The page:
Inference in the context of machine learning refers to the process of making predictions or decisions based on a trained model. The script discusses the inference phase for the adapted GPT-2 model, where it generates audio output based on the learned patterns from the training data.

💡Audio Pal

Audio Pal is mentioned in the script as a previous work that involved processing both audio and text. It serves as an example of the script's discussion on the evolution of machine learning models that can handle multiple modalities, including audio.


Fine-tuning is the process of further training a machine learning model on a specific task after it has been pre-trained on a larger dataset. The script suggests that a model like the adapted GPT-2 could be fine-tuned for various tasks involving audio, such as text-to-speech conversion.

💡Collaboratory (Colab)

Colab, short for 'Google Collaboratory,' is a cloud-based platform for machine learning education and research. It is mentioned in the script as the environment where Shas Vah trained the adapted GPT-2 model, highlighting the accessibility of machine learning experimentation through cloud computing.


A machine learning engineer, Shas Vah, has successfully ported Andrej Karpathy's GPT-2 for audio processing.

The model takes audio input and produces audio output, demonstrating the GPT-2 architecture's adaptability to audio.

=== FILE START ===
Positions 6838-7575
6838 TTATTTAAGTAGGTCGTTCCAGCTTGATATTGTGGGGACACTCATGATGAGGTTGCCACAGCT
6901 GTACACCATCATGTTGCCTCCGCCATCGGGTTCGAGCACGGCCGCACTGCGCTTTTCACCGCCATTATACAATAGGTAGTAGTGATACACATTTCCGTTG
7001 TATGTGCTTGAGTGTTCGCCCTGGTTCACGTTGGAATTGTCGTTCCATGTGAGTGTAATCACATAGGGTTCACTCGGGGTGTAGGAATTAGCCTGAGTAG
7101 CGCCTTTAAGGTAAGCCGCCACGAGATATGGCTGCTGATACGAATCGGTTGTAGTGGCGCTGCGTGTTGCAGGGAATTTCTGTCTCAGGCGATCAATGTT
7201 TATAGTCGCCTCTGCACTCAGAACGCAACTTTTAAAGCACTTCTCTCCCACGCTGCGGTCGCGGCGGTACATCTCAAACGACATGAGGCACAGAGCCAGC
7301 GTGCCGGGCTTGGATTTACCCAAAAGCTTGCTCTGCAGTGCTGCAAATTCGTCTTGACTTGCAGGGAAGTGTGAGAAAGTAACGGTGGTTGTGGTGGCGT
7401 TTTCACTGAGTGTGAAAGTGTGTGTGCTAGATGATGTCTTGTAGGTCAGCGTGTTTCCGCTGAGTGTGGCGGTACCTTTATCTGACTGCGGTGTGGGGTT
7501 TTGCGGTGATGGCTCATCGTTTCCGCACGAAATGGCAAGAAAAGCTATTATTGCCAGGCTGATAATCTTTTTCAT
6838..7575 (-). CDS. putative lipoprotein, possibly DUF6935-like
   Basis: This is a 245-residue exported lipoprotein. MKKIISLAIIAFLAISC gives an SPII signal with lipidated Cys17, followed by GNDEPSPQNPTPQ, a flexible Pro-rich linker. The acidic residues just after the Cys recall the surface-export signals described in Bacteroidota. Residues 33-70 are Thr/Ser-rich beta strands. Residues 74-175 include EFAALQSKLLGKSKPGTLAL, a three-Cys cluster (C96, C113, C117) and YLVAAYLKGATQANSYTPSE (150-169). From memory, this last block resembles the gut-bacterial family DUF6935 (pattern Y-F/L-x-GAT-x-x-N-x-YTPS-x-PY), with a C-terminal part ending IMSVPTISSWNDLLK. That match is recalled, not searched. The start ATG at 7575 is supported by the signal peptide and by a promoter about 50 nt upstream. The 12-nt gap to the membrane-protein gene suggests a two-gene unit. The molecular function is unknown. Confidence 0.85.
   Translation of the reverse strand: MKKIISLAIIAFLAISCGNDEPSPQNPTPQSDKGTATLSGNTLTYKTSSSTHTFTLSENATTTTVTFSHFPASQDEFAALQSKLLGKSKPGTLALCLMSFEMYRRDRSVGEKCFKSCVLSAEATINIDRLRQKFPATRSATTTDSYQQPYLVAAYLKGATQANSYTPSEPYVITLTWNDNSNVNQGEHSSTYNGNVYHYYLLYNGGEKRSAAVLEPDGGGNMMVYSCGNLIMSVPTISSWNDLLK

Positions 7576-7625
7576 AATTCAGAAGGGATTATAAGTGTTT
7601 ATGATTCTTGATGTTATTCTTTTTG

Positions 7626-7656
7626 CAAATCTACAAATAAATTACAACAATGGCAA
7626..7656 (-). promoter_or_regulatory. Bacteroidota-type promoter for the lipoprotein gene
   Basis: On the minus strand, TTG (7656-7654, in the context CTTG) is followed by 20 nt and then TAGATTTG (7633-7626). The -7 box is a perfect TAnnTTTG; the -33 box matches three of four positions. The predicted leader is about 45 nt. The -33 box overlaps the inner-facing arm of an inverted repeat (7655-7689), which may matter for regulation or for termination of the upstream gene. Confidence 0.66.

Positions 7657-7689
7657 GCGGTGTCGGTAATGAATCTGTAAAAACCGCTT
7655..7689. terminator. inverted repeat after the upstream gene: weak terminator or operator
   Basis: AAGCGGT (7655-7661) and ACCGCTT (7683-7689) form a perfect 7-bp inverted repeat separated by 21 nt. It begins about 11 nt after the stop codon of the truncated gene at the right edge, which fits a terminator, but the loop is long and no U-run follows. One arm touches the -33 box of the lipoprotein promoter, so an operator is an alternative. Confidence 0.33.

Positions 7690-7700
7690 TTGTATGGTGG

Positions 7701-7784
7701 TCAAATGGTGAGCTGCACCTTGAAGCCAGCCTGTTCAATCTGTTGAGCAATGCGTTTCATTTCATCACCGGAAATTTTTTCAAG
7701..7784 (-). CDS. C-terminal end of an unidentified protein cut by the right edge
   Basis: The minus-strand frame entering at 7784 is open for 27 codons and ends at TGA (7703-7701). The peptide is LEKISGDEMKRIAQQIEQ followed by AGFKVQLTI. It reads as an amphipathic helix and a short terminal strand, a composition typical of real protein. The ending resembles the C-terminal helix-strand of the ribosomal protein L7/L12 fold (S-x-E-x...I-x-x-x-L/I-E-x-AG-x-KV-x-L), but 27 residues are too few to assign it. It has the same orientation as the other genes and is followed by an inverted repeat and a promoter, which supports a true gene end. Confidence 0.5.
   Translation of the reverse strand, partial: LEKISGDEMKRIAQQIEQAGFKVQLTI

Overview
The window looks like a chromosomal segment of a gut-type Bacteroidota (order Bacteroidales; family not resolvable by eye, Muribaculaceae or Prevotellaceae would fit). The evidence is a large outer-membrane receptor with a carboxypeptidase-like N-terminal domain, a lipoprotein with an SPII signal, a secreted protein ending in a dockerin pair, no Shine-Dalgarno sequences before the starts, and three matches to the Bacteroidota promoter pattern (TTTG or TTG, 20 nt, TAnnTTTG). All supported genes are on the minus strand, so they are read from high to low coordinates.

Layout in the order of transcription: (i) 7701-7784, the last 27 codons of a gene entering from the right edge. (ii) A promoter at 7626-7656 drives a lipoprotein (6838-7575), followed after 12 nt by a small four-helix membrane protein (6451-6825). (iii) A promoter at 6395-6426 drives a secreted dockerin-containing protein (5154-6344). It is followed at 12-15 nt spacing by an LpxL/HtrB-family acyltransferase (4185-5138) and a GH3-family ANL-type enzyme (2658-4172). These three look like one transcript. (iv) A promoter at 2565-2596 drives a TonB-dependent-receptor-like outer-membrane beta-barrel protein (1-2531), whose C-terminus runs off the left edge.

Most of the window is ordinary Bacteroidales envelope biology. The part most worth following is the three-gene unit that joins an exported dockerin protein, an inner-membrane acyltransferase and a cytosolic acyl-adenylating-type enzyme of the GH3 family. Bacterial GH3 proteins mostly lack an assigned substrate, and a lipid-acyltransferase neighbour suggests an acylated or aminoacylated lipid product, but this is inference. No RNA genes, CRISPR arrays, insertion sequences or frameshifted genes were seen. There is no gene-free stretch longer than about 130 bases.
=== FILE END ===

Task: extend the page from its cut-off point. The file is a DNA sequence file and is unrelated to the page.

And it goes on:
Despite being overfitting, the model's functionality is considered 'magical' and worthy of exploration.

Shas Vah works at Expedia as a machine learning scientist and conducted this project as personal research.

Shas has a background in data science and machine learning, with recent experience in large language models.

The project's code is based on Andrej Karpathy's original GPT-2, with modifications for audio data.

Interest in audio and text-to-speech models led Shas to explore merging these with large language models.

The idea was inspired by the launch of GPT-4 and its native multimodality, aiming for a singular model for reasoning.

Previous work like Meta's Chameleon and Byte GPT showed the potential for models to handle multiple modalities.

Shas discusses the hierarchical structure of the SNACK tokenizer and its role in the project.

The tokenizer flattens the hierarchical audio tokens into a sequence for model processing.

Shas built a tokenizer around the SNACK model and used it for encoding and decoding audio.

The model was trained on a small dataset from LibriVox, leading to quick overfitting.

The model learned to format sequences in the SNACK style very quickly, even with limited data.

At around 4,000 to 5,000 steps, the model began overfitting and replicating the training data.

Shas is considering building a larger, more diverse dataset for better model training.

The project suggests that with enough data and compute, multimodal models can be trained effectively.

Shas encourages others to experiment with different modalities and models, given the accessibility of tools.

The efficiency of models running on lower-end hardware is a significant development in the field.

Shas is inspired by the potential for local training of large models in the future.

The project and discussion highlight the importance of experimentation and the potential of current LLMs.